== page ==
Diomedes de Jesús Díaz Maestre (26 May 1957 – 22 December 2013) ‘El Cacique de la Junta’

Colombia mourns the loss of a Vallenato Legend, Diomedes Díaz died aged 56 at home in Valledupar.

Diomedes de Jesús Díaz Maestre (26 May 1957 – 22 December 2013) ‘El Cacique de la Junta’

Diomedes Díaz, one of Colombia’s Vallenato legends, died aged 56 at his home in Valledupar. The artist was winner of a Latin Grammy in 2010 and died just three days after the launch of his 30th album ‘La Vida del Maestro’. Despite frequent no-shows and a life fuelled at times by alcohol and drugs, Diomedes sold more than 20 million albums during the course of his career. Long signed to Colombia’s Sony Music label, the CD release was perfectly timed to coincide with the festive Christmas period.

Vallenato – known for its lyrics of love, lust and rumbera lifestyle from the Colombian Atlantic coast – was certainly epitomized by Díaz during his career. A colourful character, he survived drug and alcohol addictions, a bad car accident, open-heart surgery and almost four years in prison after a female fan was found dead in his apartment.

"Porque no hay cosa mas sabrosa que abrir una nevera y destapar una cerveza pa curar un guayabo"…. (There’s nothing nicer than opening the fridge and having a beer to cure a hangover) (Diomedes Díaz)

Born and raised on a small farm in La Guajira, Diomedes’ talent was spotted from a young age by his uncle who made him perform at parties. He was nicknamed ‘El Chivito’ (the little goat) for his wobbly vocal chords. As a young man he moved to Valledupar, working as a gardener and a messenger boy for the local Radio station – Radio Guatapuri. In 1976 he recorded his first record ‘Cariñito de mi vida’, with Rafael Santos and Emilio Oviedo, seeing the start of his career. His Vallenato title ‘El Cacique de la Junta’ is a nod to his birthplace – La Junta. A title he used whilst performing at the 1977 world-renowned Festival de la Leyenda Vallenata in Valledupar, in which he finished third. This win saw him release his first solo album: ‘Herencia de Vallenata’.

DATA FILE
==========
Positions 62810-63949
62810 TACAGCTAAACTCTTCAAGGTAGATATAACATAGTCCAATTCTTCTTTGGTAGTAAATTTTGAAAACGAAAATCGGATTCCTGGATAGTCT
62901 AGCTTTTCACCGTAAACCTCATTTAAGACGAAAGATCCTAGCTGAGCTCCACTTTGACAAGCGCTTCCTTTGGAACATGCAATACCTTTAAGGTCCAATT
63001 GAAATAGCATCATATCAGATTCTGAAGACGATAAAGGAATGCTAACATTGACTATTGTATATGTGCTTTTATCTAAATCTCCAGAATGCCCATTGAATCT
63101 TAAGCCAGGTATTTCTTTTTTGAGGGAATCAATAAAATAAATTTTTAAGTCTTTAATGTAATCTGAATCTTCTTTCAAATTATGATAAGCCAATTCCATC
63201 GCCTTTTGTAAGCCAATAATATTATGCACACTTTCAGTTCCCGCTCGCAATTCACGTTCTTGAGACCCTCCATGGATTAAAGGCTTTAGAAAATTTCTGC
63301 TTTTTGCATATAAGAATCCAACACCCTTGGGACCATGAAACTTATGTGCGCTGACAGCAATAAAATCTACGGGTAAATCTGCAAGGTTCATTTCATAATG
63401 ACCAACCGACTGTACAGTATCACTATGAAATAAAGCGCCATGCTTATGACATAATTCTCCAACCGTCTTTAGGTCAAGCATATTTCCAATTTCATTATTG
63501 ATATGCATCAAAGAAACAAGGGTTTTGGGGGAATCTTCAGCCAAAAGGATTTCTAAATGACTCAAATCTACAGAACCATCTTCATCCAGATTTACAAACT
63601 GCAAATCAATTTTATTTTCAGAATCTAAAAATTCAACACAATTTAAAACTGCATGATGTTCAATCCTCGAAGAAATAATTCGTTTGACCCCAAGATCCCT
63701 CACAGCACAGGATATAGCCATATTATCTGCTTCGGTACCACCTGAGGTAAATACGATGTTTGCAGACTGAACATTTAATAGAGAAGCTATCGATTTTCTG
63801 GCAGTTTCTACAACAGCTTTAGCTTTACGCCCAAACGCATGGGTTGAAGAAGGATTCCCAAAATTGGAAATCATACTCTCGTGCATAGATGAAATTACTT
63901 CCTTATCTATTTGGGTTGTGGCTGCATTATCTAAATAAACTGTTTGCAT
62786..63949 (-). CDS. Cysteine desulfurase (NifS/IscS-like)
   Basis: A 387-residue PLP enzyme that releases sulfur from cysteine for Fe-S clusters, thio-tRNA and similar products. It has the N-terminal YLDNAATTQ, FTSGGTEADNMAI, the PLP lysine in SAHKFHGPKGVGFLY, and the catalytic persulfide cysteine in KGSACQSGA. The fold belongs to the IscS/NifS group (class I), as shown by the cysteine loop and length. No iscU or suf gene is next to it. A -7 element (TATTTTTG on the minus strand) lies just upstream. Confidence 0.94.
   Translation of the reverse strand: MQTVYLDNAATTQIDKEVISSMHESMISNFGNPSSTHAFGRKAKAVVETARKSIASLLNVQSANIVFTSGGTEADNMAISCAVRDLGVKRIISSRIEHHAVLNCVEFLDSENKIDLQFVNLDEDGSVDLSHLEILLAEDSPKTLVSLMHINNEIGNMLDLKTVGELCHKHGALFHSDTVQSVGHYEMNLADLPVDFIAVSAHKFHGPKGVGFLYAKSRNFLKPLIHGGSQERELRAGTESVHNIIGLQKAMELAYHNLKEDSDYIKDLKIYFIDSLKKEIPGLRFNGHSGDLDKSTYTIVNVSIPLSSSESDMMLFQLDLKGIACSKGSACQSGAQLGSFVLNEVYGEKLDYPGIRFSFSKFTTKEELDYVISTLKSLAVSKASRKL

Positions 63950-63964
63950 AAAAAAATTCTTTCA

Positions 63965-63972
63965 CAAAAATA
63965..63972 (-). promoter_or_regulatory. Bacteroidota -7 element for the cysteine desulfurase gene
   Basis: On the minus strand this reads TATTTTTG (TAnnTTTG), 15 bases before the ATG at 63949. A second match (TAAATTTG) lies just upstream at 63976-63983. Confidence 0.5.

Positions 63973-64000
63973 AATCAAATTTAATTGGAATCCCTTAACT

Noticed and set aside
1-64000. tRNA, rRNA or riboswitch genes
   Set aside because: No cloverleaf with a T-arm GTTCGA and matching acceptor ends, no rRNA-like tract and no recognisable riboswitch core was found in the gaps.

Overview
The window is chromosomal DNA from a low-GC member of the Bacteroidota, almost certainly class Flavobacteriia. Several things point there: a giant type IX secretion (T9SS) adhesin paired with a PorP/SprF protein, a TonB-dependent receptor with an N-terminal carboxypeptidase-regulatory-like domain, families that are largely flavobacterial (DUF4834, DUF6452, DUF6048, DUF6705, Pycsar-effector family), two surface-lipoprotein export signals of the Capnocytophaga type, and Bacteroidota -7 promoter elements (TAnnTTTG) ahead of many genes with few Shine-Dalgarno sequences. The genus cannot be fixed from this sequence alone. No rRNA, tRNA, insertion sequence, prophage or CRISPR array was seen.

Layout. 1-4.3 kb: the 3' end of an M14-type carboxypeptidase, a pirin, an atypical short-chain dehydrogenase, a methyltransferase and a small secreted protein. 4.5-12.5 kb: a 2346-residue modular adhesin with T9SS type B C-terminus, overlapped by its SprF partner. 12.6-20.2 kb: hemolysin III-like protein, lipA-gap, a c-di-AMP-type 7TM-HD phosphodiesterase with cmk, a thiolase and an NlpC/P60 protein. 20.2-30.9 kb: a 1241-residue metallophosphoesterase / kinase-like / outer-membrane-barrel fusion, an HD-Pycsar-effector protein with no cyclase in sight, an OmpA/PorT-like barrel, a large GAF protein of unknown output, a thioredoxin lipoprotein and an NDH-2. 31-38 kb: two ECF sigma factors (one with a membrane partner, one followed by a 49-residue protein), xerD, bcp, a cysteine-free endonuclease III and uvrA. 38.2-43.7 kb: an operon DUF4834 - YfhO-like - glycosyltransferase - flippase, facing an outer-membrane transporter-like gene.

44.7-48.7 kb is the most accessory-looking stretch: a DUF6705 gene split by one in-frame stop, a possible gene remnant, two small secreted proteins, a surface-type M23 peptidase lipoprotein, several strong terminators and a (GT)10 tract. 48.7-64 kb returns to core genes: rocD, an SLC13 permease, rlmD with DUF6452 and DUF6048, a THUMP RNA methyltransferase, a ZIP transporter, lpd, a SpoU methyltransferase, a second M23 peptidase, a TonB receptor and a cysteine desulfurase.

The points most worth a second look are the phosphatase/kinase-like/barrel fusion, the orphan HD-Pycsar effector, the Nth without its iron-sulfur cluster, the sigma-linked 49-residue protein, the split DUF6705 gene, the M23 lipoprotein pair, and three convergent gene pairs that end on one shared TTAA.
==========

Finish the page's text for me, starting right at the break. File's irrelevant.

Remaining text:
“Perdí la cuenta de tantas parrandas cantando y escuchando su música… Tristeza por la muerte de Diomedes” (Juanes) (“I have lost count of how many parties I spent singing and listening to his music… Much sadness for Diomedes’ death)

Díaz truly rose to fame in the 1980s, a he began to release a steady stream of albums every year on his birthday. As his fame increased, so too did his partying lifestyle, notoriously cancelling concerts or forgetting to show up. In 1994 tragedy struck when his accordionist Juancho Rois died in a plane crash whilst Díaz was flying the private aircraft.

“Hay luto en el folclor con la pérdida de un baluarte, de un hombre tan grande de la música vallenata como lo es Diomedes Díaz” (Alfonso “Poncho” Zuleta) (“Folklore is in mourning for the loss of such a bastion, a man who was such a great Vallenato artist as was Diomedes Díaz”)

By 1996 the star had recorded over 400 Vallenato hit songs, yet tragedy was to strike yet again after the release of his anniversary album ‘Muchas Gracias’ in 1997. The body of a fan, Doris Adriana Nino, was found dumped in the surrounding countryside near to his apartment. After a lengthy trial he served four out of the twelve years sentenced.

Upon his release Díaz won a Latin Grammy in 2010 for Best Vallenato album.

Father to 28 different children, his wife found him dead at home after coming back to rest after a show in the Colombian coastal town of Barranquilla.

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